The next step is to change the opacity of the Sharp (or whatever you called the duplicate) layer. Select the Layers tab in the Layers-Channels-Paths box and select the Sharp layer. Make sure "Normal" is selected on the pulldown at top left of the box and in the top right of the box use the Opacity pulldown to select an opacity of 20%. That setting should be approximately correct, but you will need to experiment with setting it at values between about 10% and 40%, switching the Sharp layer on and off to compare with the original. I usually leave it at a point where the overall sharpening effect is obvious during on/off comparisons but close examination does not reveal any annoying artifacts. Usually this is 15% to 20%, but it varies a lot for different pictures. It is likely that at first you may select opacities that are a little too high for best print results. Once you are satisfied, you can merge the Background and Sharp layers, although I often leave them separate. Then continue on to make any further layers adjustments, masking, etc., to bring the picture to its final appearance. The sharpening process will increase apparent image contrast somewhat. Often this is beneficial, but if it is not, use standard adjustment techniques to remove it.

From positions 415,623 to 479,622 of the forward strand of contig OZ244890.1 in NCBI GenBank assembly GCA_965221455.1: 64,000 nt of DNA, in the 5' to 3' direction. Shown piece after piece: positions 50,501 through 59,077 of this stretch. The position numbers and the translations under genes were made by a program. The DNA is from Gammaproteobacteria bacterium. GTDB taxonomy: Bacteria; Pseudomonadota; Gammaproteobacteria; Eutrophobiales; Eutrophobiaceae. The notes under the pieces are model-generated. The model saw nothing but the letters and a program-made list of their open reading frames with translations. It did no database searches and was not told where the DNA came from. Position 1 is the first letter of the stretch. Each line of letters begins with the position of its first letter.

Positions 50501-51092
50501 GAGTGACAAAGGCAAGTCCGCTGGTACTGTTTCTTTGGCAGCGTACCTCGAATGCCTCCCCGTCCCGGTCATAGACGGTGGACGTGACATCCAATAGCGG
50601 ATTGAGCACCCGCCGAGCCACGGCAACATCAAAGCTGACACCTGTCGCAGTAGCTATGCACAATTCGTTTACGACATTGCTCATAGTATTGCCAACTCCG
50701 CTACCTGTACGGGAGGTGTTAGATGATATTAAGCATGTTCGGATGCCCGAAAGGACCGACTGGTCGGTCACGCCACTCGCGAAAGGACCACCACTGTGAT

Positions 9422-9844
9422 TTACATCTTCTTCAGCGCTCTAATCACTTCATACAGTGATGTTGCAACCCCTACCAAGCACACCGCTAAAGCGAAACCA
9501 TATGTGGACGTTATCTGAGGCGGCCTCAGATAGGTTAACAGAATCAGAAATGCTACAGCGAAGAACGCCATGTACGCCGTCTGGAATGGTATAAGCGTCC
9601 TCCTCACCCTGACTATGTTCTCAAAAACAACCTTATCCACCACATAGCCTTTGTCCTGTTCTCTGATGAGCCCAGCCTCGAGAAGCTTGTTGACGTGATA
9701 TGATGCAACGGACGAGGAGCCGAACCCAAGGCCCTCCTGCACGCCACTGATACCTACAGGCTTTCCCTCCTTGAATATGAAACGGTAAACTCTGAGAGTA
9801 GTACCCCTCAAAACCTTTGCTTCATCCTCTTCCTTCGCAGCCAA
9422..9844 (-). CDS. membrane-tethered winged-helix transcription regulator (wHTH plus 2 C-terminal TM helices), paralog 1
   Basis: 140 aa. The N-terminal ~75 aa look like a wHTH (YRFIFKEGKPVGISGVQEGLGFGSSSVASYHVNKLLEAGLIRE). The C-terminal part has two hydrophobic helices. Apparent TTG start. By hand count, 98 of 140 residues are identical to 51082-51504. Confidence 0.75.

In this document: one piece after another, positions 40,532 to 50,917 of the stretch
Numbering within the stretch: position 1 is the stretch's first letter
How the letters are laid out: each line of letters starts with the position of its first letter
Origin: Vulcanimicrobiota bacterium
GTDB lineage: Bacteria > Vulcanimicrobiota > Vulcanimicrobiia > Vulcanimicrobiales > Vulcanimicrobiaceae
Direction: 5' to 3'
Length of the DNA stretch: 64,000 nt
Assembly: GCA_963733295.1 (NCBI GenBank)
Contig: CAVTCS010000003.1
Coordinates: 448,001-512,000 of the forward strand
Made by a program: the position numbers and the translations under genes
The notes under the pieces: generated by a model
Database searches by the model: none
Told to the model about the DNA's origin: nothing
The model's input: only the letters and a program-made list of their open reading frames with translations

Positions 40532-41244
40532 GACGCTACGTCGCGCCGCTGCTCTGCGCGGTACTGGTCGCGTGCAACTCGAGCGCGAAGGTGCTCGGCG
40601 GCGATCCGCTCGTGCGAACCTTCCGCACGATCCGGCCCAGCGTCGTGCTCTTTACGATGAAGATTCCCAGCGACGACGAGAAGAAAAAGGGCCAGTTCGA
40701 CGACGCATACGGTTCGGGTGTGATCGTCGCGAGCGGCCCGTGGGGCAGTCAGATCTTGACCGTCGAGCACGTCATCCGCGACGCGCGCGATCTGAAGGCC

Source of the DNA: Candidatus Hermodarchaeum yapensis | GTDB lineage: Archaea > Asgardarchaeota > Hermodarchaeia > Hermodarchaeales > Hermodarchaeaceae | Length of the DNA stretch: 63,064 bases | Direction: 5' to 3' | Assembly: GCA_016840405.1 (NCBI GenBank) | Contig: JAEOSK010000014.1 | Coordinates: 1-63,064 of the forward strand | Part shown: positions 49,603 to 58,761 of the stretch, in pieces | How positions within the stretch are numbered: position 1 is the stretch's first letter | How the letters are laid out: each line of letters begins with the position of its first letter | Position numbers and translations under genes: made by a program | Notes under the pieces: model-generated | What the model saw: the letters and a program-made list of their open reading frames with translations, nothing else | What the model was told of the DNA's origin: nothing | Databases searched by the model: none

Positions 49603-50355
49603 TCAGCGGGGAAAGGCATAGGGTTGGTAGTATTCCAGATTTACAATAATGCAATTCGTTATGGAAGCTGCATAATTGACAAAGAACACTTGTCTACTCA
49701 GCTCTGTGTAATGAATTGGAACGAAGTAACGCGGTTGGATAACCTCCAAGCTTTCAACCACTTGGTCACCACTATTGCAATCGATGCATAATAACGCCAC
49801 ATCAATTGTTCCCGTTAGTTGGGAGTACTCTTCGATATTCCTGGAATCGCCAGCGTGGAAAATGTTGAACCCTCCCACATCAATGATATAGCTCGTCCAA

While it is necessary to experiment with the opacity setting to get the best result, you may also find it interesting to experiment with the unsharp mask settings. You may find that somewhat different settings work better with your setup. If you are interested in why this technique works, send me an e-mail. The technique has more history behind it than you might think. As this method of implementation is original with us, you are welcome to use it in an article, a course, or a book but please credit C F Systems and